Betty J. Slade
A friend e-mailed me, sending photos of a big elaborate wedding she attended in Temple, Texas. I looked at the backdrop behind the communion table; and lo and behold, it was a large oil painting which I painted over twenty years ago.
My first thought was, I have forgotten that painting. So that is where my window painting went. I’m glad to know.
It was a picture of just windows; all kind of windows. She suggested I write about “Windows of Sincere friendships” or “Windows into the heart of a family”.
There are so many ways to go with this thought, but I pondered on the reason I painted it years ago. Each window was a vignette within the painting. One window was set in an old partially broken brick wall; one was set in an old antique, partially shown ornate house and the window was set in a white double window pane. It had a white lace curtain blowing in the open window. Another open window had a ledge where there were kernels of corn; a white dove was standing on the ledge and another one was flying in. One window belonged to an office building with a very stark feeling; another window showed the drapes closed. The arched window had stained glass and it was obvious where it belonged.
I just remembered the profound thought I had when I painted it; each window had a different story to tell, how life was lived behind the windows. From the outside you could almost tell who they belonged to, but my question was this, “What was going on behind the windows?”
It seemed odd to me that the bride’s mother would pick my painting with windows as a backdrop where the couple would take their vows before God. Then I understood what my friend requested that I do. Write on the Windows into the heart of a family. Maybe the mother was saying, “Choose the life you will live as a family before God. Your home will reflect it.
Young couples start out with a feeling of hope, a future, building a wonderful life together and all because they think they love each other. The guests cry in happiness and the father of the bride usually spends money he doesn’t have to give his daughter and the mother of the daughter what they must have. But everyone is happy. Do they understand the vow they make before God in this sacred union?
It doesn’t take long until love is tested. That’s when windows take on a different look. Some grow stronger with the trials but many times the shades are drawn shut and the light is turned off in their hearts. No one is home even though they are there in form. One day the moving van comes and takes away the belongings behind the windows and it is left to another couple who starts out with the same hope.
This young couple in trouble could even go to the place where stained-glass windows arched. They believe possibly they could get in touch with a God they do not know. So often they do not know what they are looking for, they just know their marriage isn’t working and they wonder what they got themselves into.
Behind these arched stained-glass windows, many times they find a form of godliness without power. They turn away in hopelessness, no one can help them. The church is in as much trouble as they are as a couple. But stained-glassed windows should mean Life is behind them.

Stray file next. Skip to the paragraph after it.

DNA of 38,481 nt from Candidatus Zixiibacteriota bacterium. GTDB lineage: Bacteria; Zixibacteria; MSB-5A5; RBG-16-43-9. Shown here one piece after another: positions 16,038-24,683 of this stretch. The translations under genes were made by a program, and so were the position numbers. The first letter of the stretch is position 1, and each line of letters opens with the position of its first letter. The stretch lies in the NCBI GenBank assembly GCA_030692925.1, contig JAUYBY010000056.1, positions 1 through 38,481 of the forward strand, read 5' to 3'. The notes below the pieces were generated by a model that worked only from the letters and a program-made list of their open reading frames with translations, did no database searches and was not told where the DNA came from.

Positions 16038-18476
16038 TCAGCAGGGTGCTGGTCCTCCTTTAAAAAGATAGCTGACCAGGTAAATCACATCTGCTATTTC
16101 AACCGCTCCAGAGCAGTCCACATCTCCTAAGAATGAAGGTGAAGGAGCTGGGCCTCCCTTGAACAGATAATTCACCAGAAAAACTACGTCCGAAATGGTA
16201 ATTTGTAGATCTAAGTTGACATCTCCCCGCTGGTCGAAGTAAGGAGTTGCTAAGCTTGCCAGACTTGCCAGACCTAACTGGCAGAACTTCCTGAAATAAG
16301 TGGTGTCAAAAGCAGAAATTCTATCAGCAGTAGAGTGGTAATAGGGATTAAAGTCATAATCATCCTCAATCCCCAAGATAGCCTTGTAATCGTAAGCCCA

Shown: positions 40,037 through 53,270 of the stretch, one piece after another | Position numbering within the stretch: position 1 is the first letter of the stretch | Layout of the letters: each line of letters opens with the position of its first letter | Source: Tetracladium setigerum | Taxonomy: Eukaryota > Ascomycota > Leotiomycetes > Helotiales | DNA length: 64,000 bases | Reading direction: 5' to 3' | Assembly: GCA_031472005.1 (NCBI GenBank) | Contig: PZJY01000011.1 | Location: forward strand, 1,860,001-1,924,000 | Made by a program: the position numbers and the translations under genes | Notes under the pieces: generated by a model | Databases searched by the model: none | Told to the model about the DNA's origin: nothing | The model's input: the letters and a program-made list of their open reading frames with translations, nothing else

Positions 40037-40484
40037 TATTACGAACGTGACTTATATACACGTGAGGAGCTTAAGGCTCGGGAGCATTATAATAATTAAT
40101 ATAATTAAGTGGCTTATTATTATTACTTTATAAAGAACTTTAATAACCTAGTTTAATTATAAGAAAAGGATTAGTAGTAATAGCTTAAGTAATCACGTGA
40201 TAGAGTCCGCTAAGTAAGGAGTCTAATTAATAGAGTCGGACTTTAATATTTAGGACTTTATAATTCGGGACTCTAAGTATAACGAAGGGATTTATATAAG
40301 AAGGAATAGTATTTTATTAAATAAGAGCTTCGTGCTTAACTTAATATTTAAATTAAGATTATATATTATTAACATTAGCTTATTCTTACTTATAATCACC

A proverb says, “A wise women builds her house, a foolish one tears it down.” I know that I have done my fair share of tearing down my family over the years. I too started out as an eighteen-year-old bride with love in my eyes thinking how grand it was all going to be. Life came in and things happened. I lacked that unconditional love.
I told my Bible student this week, I couldn’t have written about my sweet Al years ago, I had an axe in my hand and I was ready to take his head off. I didn’t have unconditional love. But today, I don’t feel any barb in anything I write about him. I don’t have to get even, I don’t have to get my say, I don’t have to justify myself. Somehow, I don’t feel like I have anything to hide, so I have pulled the shades up on our lives. I too am trying to keep trash out of the front yard and my windows clean.
So, what do I know about writing on “The windows into the heart of a family”? I know the family makes the home, not the home makes the family. I know that the wheel moves with the rhythm of the mother’s heart and the rim of that wheel should be bound by the father’s care and protection and provision. I know when I see trash outside of a home, it tells me someone doesn’t care; and it probably carries the same thought inside.
And maybe they do care but are drawn away to the stark windows in the office building thinking that money is the answer. There they find satisfaction and appreciation for a season and the ability to buy more and more elaborate toys.
Hopefully our windows are open with the clean air blowing in and birds will feel safe to fly to our open window and feed from the substance of our caring home.
So how are we doing in this world of windows? Whether we open the curtains or not, our lives will tell the world what we are all about. Our family’s wellness will speak for us. Our children live behind those windows with us and one day they will have windows of their own.
When we stand before God and take our vows, He is the only one who can make our marriage work. He has an open window in heaven and holds out His arms in unconditional love. Jesus, the Son of God pulled back the drapes when in His death, He gave us Life. He invites us to His open window.